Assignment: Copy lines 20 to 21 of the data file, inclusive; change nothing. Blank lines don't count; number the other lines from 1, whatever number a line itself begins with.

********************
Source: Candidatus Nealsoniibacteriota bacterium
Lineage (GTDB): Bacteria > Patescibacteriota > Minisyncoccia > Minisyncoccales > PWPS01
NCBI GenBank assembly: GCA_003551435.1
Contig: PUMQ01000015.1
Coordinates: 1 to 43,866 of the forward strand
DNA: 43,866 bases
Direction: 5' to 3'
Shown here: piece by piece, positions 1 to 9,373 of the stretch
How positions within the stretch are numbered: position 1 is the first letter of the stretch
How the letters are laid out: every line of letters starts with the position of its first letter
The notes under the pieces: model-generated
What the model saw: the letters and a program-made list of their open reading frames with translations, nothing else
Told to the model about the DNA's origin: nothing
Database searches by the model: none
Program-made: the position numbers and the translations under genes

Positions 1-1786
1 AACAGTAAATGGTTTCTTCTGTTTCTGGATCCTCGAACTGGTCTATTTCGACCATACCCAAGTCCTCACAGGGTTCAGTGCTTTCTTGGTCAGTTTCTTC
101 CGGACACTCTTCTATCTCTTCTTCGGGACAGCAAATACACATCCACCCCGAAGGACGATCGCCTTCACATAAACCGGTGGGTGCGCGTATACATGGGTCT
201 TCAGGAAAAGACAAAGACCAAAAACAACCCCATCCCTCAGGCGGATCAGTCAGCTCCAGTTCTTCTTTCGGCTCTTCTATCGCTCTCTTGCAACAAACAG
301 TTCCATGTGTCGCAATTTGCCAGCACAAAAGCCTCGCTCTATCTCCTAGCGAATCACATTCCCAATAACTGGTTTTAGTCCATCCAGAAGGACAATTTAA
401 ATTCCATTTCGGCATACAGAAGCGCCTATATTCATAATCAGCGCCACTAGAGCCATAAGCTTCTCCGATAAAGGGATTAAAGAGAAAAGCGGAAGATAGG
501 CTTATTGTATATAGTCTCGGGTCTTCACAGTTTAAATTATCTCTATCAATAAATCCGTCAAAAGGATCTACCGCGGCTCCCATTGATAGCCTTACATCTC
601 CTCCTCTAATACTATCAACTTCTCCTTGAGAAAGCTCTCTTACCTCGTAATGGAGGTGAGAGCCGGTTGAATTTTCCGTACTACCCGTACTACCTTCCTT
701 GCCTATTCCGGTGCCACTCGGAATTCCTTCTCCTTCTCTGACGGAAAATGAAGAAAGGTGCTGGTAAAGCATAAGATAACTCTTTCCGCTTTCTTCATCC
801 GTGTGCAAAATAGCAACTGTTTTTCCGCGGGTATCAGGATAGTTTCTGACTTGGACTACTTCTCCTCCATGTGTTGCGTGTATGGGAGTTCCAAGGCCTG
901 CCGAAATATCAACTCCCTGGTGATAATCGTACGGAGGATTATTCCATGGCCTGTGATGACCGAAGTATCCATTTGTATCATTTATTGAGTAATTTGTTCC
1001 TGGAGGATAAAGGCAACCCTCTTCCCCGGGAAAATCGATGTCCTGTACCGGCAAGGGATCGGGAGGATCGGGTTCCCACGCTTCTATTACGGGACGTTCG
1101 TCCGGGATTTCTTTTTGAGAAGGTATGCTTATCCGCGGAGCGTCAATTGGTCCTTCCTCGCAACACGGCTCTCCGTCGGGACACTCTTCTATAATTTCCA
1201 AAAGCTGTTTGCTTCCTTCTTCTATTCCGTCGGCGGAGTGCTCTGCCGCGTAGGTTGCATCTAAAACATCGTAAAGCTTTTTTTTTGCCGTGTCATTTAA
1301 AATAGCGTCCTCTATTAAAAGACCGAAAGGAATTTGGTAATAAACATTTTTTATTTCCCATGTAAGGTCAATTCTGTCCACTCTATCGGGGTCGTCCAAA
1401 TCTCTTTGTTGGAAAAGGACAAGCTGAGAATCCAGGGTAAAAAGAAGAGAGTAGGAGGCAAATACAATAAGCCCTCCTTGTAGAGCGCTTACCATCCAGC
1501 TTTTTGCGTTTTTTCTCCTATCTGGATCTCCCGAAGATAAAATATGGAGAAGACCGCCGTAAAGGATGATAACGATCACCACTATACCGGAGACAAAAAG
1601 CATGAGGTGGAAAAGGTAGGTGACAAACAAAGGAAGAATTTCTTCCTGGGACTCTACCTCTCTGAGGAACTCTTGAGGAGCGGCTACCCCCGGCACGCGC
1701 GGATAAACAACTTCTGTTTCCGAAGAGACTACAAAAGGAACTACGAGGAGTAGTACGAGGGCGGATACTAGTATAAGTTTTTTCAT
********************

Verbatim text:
301 TTCCATGTGTCGCAATTTGCCAGCACAAAAGCCTCGCTCTATCTCCTAGCGAATCACATTCCCAATAACTGGTTTTAGTCCATCCAGAAGGACAATTTAA
401 ATTCCATTTCGGCATACAGAAGCGCCTATATTCATAATCAGCGCCACTAGAGCCATAAGCTTCTCCGATAAAGGGATTAAAGAGAAAAGCGGAAGATAGG